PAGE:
Judge rules Janet Hinds violated conditions of release, raises bond and increases number of random drug tests

Judge rules Janet Hinds violated conditions of release, raises bond and increases number of random drug tests

July 11th, 2019 by Zack Peterson and Rosana Hughes in Local Regional News

Janet Hinds is led into a courtroom for a preliminary hearing before Judge Alex McVeagh at the Hamilton County-Chattanooga Courts Building on Tuesday, March 5, 2019, in Chattanooga, Tenn. Judge McVeagh bound charges against Hinds in the Feb. 23 hit-and-run death of Chattanooga Police Officer Nicholas Galinger over to a grand jury.

Photo by Doug Strickland /Times Free Press.

This story was updated Thursday, July 11, 2019, at 7 p.m. with more information.

A judge says Janet Hinds, the 55-year-old charged with hitting and killing a Chattanooga police officer, violated her release conditions and he increased her bond amount and the number of drug screenings she must take.

At a hearing Thursday, Hamilton County Criminal Court Judge Don Poole reasoned that Hinds had failed to call in to probation in June, in contrast to the three times she'd successfully reported for her drug test in March, April and May. Though her defense attorney argued that environmental contaminates and certain foods could have caused the positive alcohol test, Poole agreed with prosecutors that her test results were high enough to suggest she had consumed alcohol within two or three days of the failed screening.

The judge increased her bond of roughly $160,000 to $175,000, meaning Hinds will remain in custody at Silverdale Detention Center until she pays the difference in amount. He ordered her to take one drug test a week and two random drug tests each month. And he set the next court date for Sept. 4, at which time attorneys likely will select a trial date.

Hinds faces 10 charges, including vehicular homicide by way of intoxication and driving under the influence, in the Feb. 23 death of 38-year-old Chattanooga police officer Nicholas Galinger. While prosecutors say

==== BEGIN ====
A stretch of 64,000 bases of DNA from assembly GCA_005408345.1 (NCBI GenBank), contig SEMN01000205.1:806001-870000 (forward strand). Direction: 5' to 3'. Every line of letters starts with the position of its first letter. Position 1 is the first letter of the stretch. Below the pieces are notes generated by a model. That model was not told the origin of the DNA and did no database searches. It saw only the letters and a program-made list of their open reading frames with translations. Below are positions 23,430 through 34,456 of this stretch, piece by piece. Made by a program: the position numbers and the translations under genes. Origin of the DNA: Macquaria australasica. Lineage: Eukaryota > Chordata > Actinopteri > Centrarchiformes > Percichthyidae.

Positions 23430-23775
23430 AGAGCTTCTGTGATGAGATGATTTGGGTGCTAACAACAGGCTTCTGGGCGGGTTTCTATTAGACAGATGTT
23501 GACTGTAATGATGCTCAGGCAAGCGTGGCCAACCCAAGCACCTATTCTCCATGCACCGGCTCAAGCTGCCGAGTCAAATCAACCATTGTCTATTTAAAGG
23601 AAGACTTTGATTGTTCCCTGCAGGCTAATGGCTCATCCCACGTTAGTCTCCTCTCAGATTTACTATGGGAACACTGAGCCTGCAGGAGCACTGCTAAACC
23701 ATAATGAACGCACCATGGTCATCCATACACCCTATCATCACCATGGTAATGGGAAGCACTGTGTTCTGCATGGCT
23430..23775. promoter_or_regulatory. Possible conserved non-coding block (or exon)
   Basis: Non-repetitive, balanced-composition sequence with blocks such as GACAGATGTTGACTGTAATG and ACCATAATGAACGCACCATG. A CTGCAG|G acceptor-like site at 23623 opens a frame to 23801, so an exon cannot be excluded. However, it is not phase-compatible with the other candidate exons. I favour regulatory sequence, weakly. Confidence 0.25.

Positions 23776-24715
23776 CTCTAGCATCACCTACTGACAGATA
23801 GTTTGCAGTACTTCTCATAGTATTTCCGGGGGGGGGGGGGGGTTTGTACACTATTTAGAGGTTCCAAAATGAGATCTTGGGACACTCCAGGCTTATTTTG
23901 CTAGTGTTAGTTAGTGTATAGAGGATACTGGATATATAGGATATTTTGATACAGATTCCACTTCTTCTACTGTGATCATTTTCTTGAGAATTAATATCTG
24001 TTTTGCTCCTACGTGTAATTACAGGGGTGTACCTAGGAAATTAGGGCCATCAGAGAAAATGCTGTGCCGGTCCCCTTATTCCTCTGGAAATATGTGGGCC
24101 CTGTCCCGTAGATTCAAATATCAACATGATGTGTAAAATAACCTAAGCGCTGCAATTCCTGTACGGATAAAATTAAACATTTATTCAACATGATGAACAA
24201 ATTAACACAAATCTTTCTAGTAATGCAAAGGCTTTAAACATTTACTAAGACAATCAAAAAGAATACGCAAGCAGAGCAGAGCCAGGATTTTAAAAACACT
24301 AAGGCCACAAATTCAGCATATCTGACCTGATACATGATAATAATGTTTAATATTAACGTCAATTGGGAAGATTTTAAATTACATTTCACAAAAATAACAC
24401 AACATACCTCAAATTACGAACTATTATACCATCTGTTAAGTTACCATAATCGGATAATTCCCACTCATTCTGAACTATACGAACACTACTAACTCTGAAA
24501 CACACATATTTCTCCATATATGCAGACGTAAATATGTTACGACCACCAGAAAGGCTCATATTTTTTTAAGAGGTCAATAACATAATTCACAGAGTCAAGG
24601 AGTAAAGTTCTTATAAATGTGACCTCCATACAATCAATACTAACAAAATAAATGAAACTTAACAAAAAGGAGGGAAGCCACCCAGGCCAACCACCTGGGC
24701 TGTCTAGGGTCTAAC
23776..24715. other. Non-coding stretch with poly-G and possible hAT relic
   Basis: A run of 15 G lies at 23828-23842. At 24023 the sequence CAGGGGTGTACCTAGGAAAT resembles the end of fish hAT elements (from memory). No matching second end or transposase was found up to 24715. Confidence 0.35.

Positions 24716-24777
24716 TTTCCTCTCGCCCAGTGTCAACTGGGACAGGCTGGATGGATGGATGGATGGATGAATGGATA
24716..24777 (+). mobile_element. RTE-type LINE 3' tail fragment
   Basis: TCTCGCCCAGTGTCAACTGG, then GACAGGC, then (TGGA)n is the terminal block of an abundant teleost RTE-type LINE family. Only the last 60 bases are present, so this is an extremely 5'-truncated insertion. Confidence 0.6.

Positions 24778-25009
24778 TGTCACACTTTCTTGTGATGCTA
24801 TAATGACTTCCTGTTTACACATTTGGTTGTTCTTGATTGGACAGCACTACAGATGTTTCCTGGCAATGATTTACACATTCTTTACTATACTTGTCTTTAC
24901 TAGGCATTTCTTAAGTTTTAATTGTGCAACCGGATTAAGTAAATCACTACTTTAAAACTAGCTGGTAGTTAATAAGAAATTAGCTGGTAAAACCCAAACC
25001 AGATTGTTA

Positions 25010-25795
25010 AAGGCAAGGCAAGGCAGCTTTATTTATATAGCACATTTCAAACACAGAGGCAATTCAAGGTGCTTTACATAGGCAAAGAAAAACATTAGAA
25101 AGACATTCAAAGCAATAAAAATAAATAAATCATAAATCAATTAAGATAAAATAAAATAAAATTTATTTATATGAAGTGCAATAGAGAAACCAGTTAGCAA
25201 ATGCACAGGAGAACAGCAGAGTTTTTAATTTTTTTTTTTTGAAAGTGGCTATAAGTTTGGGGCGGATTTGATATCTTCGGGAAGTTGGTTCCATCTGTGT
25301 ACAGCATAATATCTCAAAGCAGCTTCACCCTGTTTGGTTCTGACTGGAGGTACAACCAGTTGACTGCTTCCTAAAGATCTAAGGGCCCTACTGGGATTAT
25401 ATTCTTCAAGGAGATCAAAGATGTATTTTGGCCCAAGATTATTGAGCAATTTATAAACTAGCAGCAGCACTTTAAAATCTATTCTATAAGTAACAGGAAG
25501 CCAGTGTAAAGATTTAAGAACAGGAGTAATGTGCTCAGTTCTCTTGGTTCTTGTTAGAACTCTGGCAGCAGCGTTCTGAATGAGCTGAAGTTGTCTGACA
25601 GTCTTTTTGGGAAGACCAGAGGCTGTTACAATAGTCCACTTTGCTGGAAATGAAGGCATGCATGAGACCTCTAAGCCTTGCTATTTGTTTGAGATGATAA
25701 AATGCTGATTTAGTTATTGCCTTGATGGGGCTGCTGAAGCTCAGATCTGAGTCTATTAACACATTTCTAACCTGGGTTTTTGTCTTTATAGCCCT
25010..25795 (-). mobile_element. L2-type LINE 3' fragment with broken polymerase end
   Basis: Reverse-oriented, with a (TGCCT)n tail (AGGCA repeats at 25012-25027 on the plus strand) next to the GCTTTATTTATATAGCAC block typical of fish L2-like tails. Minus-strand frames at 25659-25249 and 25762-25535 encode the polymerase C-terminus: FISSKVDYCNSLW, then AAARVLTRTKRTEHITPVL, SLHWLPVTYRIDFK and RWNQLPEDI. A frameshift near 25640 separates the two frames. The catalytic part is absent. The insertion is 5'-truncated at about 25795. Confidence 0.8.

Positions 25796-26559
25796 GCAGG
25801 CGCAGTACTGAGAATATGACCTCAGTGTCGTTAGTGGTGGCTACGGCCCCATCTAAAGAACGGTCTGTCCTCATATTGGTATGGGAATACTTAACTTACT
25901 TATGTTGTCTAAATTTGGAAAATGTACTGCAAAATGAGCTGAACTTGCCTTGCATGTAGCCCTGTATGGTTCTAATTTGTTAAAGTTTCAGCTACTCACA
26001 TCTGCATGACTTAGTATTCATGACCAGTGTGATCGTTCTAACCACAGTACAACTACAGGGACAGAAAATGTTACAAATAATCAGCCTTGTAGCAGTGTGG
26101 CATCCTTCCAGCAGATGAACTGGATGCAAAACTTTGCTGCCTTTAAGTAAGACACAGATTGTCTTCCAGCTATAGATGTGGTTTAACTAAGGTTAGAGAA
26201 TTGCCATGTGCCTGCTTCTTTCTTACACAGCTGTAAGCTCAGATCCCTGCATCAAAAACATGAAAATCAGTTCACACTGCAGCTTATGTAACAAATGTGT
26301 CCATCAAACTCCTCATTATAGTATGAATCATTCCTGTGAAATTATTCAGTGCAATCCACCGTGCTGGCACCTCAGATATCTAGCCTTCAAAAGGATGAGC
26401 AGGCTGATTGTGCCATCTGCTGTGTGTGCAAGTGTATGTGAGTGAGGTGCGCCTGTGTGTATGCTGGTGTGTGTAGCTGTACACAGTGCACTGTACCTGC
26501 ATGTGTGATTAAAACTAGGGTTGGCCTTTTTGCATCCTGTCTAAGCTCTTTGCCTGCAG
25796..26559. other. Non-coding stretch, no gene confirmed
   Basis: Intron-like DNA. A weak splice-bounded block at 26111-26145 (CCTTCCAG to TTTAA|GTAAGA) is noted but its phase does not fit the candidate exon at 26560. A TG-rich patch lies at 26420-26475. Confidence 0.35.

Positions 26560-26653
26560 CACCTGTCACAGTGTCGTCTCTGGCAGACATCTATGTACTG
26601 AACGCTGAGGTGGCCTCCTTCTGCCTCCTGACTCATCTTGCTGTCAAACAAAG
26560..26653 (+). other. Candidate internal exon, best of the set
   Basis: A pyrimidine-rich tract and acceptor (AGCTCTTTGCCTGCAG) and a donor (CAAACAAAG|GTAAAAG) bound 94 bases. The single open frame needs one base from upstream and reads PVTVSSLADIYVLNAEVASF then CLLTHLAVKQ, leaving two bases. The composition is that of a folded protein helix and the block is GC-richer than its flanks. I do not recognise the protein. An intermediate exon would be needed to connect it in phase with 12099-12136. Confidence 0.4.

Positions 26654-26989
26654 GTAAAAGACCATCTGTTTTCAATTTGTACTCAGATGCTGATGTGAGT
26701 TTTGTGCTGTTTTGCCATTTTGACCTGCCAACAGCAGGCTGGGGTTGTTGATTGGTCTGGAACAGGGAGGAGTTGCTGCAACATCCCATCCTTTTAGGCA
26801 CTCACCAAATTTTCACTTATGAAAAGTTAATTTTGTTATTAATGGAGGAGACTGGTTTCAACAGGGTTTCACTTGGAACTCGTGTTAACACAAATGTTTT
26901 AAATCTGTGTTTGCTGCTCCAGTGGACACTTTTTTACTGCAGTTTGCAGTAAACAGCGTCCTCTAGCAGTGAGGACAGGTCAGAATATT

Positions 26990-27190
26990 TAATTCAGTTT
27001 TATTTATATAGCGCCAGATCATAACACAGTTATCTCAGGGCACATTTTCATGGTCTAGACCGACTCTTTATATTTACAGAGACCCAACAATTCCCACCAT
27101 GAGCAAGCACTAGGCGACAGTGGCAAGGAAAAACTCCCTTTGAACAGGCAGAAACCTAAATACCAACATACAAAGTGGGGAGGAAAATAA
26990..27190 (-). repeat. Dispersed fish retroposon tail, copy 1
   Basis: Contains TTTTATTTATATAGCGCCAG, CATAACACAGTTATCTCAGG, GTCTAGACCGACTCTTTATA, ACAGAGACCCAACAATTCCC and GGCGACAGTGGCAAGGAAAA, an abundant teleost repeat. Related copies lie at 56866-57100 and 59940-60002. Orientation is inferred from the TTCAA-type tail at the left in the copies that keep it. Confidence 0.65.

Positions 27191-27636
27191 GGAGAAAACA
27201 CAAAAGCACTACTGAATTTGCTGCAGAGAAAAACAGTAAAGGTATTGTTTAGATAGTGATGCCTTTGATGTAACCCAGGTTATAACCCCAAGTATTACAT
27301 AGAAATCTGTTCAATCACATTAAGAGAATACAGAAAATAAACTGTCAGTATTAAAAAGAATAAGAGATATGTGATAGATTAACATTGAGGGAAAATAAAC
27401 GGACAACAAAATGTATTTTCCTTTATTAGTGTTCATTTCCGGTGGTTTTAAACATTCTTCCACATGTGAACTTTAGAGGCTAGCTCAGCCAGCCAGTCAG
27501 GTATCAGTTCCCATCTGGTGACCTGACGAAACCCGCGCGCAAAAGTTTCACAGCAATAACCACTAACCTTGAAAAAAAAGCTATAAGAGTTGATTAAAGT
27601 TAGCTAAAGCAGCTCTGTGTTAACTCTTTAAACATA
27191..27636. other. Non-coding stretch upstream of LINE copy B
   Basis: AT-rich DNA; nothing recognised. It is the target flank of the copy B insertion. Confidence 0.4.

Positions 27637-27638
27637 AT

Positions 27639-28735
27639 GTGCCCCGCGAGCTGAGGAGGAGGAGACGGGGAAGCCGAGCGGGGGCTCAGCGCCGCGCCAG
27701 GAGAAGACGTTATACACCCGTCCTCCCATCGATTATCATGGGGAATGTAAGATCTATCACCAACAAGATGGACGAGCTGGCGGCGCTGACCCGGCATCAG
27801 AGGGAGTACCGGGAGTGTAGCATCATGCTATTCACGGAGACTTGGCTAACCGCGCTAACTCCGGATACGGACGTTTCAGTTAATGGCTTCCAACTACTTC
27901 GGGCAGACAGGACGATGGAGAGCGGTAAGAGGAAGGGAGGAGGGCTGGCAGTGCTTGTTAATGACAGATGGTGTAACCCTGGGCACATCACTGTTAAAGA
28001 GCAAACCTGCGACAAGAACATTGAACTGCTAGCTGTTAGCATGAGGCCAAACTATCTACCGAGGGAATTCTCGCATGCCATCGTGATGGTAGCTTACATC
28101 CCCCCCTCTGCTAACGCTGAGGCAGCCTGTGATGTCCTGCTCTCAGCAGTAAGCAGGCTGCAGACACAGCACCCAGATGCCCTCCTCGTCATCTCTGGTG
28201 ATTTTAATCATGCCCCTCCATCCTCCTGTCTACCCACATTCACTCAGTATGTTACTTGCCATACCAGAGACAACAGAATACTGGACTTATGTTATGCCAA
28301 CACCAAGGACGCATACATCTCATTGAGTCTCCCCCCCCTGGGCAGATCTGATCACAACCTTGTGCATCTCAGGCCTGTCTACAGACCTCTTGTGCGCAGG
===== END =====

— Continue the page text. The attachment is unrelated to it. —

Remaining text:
her drinking and speeding contributed to the fatal incident, her defense attorneys, Ben McGowan and Marya Schalk, have argued Galinger wasn't visible as he inspected an overflowing manhole on Hamill Road: The road sign over the manhole had lost its reflective cover, Galinger and his field training officer were dressed in blue and not wearing reflective vests, their cruiser lights weren't on, and it was dark and raining.

The issue of bond emerged after Hamilton County probation officials said Hinds violated her release conditions by testing positive for alcohol. According to court documents and testimony, Hinds did not call in to probation personnel on June 20. When contacted the next day, Hinds agreed to a random drug screening that came back positive for alcohol, probation officer Shannon McDonald wrote in a report. Based on that information, Judge Poole agreed to revoke Hinds' release and give her "no bond."

After quickly agreeing to have a hearing, Poole said on July 1 that he wasn't ready to rule on whether Hinds had violated her release conditions. Since early March, Hinds has been on house arrest and under constant supervision and testing via two separate alcohol- and location-monitoring devices. She cannot drive, drink alcohol or take drugs, walk to her mailbox or accomplish tasks outside her home without help from family or friends. Her release from the Silverdale Correctional Facility came after General Sessions Court Judge Alex McVeagh reduced the bond amount on March 5 on her vehicular homicide charge from $250,000 to $100,000, leaving her overall bond amount around $150,000.

On Thursday, attorney McGowan renewed his argument that Hinds hadn't intentionally consumed alcohol and that her drug screening was subject to debate. He said "environmental contaminates" such as household items with alcohol in them may be involved and pointed to a report from an ankle monitoring company in Atlanta that evaluated six factors, including a failed one for such contaminates. But District Attorney General Neal Pinkston said "the same literature" McGowan was referring to indicated that Hinds could have been drinking within two or three days of the test.

Barry Galinger, the father of the deceased, said he and his family have been traveling to each court hearing from Savannah, but the grief never eases.

"We cry quite a bit on the way home," he said, tears welling up in his eyes. "Because no matter what happens, our son's never coming home. He's never coming back. His kids will never see their daddy."

Contact Zack Peterson at zpeterson@timesfreepress.com or 423-757-6347. Follow him on Twitter @zackpeterson918.

Contact Rosana Hughes at rhughes@timesfreepress.com or 423-757-6327. Follow her on Twitter @hughesrosana.

 


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